Serving the scholastic field hockey and lacrosse community since 1998

May 12, 2013 — The Red Book, Part 8

One in a series.

One of the questions that our alumni/ae association asks of us in writing the entries in our Red Book are thoughts on politics. Mine are somewhat complicated, given what has happened in the last 25 years.

In my years of taking political science classes at the undergraduate and graduate-school levels, certain essays, words, and books have stuck with me.

And I think the one work that has been on my mind the most over the last quarter century is “War, Peace, and the Presidency” by Henry Paolucci.

In the book, the noted scholar laid out a neat case against what was perhaps the biggest geopolitical story of the last quarter-century: the collapse of the Soviet Union and the Eastern Bloc.

Part of the argument made in the book is that a balance of power, rather than a dominant superpower, was good for civilization. The absence of regional or political rivalry, he argued, would have led to what Eduard Meyer called “the stimulus to advance, to outstrip competitors.”

Paolucci would have likely seen the collapse of the Soviet Union as a start of a long decline in American civilization, although there are a couple of things he might not have envisioned.

One is the rise and fall of U.S. economic and industrial power over the last 25 years. In the early days after the seeming death of Communism, the United States economy was not only the world’s innovator in many fields, but a hub of worldwide manufacturing and energy production.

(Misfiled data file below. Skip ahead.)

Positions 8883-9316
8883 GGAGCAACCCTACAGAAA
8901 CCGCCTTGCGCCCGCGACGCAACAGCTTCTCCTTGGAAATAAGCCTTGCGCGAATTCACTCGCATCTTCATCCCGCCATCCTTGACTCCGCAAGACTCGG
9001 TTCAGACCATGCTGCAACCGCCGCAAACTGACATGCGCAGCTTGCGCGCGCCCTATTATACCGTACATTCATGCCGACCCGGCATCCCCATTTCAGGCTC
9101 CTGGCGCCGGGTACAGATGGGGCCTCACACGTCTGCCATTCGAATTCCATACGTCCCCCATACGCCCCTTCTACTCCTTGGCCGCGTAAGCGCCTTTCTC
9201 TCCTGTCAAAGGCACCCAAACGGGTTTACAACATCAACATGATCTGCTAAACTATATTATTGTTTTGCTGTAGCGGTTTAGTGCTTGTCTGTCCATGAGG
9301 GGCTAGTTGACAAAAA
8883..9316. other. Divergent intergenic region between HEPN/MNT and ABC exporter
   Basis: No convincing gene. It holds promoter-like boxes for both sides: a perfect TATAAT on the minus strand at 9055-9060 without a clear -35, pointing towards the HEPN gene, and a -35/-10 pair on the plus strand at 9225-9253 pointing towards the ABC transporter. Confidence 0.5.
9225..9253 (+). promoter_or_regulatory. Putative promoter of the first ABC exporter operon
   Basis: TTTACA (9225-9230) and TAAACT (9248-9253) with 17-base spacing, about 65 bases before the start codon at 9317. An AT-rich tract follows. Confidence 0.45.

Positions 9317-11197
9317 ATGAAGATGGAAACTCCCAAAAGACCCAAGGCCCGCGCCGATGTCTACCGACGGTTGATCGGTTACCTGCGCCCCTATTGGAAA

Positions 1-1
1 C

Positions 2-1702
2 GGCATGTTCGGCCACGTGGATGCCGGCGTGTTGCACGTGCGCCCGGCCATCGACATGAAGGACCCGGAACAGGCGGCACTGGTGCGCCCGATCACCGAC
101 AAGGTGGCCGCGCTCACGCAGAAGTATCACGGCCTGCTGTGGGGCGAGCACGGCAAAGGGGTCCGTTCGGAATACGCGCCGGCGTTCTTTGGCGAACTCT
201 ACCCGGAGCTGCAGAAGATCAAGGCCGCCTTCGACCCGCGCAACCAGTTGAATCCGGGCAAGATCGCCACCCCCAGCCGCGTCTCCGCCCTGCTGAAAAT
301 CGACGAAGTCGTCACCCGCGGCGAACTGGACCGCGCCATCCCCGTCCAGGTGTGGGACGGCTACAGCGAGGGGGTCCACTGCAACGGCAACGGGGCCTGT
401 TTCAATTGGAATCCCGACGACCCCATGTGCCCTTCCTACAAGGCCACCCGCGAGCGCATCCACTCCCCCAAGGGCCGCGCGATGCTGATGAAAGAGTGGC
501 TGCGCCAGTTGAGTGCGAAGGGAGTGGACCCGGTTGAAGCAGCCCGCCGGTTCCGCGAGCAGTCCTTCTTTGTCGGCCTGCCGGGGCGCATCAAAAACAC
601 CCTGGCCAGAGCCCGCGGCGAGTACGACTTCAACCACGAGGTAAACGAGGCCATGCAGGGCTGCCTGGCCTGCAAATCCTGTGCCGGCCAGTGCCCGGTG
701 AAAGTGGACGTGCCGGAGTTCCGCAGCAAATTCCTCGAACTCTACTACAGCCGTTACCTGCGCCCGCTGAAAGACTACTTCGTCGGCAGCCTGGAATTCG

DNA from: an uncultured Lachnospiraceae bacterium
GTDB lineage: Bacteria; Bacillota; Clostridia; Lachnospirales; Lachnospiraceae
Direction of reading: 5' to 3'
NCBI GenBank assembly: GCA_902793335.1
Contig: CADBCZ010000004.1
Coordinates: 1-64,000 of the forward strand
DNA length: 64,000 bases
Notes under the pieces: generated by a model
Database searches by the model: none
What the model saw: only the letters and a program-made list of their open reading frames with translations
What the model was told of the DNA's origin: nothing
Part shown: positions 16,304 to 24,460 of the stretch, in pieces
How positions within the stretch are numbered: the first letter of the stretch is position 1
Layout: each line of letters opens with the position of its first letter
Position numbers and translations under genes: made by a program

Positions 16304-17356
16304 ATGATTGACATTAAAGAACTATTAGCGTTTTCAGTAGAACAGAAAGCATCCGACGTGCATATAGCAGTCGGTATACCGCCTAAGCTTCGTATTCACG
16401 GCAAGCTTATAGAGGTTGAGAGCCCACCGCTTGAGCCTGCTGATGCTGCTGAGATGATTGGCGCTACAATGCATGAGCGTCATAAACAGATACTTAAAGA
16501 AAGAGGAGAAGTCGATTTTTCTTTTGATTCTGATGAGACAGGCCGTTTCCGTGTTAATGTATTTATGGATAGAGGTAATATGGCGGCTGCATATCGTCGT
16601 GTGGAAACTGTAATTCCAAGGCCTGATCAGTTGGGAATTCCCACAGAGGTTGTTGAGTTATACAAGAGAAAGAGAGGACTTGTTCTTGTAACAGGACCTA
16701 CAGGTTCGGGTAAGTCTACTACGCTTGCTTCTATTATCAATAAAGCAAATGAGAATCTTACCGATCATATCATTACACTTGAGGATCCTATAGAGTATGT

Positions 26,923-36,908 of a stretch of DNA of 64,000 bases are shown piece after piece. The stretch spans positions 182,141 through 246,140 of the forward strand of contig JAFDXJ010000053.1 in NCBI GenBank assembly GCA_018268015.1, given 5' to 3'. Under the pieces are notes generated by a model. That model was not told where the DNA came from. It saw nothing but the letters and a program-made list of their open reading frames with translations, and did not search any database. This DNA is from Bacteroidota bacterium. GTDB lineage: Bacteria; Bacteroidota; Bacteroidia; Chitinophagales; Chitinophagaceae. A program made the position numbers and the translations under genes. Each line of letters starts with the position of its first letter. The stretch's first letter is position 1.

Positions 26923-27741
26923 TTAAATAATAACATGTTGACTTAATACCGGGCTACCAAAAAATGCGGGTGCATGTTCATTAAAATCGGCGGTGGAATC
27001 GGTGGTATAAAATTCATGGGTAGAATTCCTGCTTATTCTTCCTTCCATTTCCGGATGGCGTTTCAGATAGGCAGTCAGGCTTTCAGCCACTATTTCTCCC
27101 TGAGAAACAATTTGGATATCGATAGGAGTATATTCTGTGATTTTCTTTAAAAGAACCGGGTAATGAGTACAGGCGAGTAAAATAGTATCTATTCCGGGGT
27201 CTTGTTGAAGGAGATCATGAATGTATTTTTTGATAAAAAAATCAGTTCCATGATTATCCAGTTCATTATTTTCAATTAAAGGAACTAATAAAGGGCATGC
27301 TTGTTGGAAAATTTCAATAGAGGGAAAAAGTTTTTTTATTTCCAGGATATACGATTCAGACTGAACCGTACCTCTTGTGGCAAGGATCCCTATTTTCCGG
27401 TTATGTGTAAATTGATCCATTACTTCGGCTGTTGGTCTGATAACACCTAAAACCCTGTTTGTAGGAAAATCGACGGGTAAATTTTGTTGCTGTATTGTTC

Today, the U.S. has ceded a lot of its economic standing to other countries. Clothing manufacturing has moved from China to Lesotho to Bangladesh. Baseballs are sewn in Costa Rica. The U.S. doesn’t produce half of its oil like it used to.

On the other hand, Europe and Asia, for years, were far ahead of the U.S. in the mobile phone market. (Heck, remember when Nokia had about half of the cell phones out there?) Now, it’s Apple and Samsung leading the market, with almost all of the manufacturing not happening on our shores.

Today, the U.S. economy seems to be predicated on banking and investment products (some of questionable ethics and legality) and the export of weapons. The U.S. leads the world in making things that kill other people, whether it is bombs, firearms, or fighter jets.

And the irony is that sometimes those weapons get into the hands of those who would do harm. How much expertise in bombmaking during the wars in Iraq and Afghanistan came from American combat manuals? How many Stinger missiles given to the Afghan mujaheddin to fight the Soviets were eventually trained on U.S. pilots?

And speaking of the mujaheddin, non-state actors were another trend that Paolucci didn’t foresee. Thus far, a number of Western regimes have justified enormous military spending to fight a so-called “war on terror.”

The problem is that it is impossible to throw money at the problems that non-state actors like al-Qaeda and Islamic Jihad pose. To do so is to cause the same kind of military overspending that bankrupted the Soviet Union and has caused enormous budget deficits here.

An enormous economic recession has not helped, either. But I think there is a recognition that it will take certain energy innovations to blunt the economic powers of petro-authoritarian states such as today’s Russia.

Think of it: the moment someone comes up with the fuel cell that either burns its fuel cleanly without leftover chemicals or isotopes, there will be countries out there sitting on top of barrels of sludge rather than their license to print money.

Might that happen in the next 25 years? I’ll have thoughts on technology next week.


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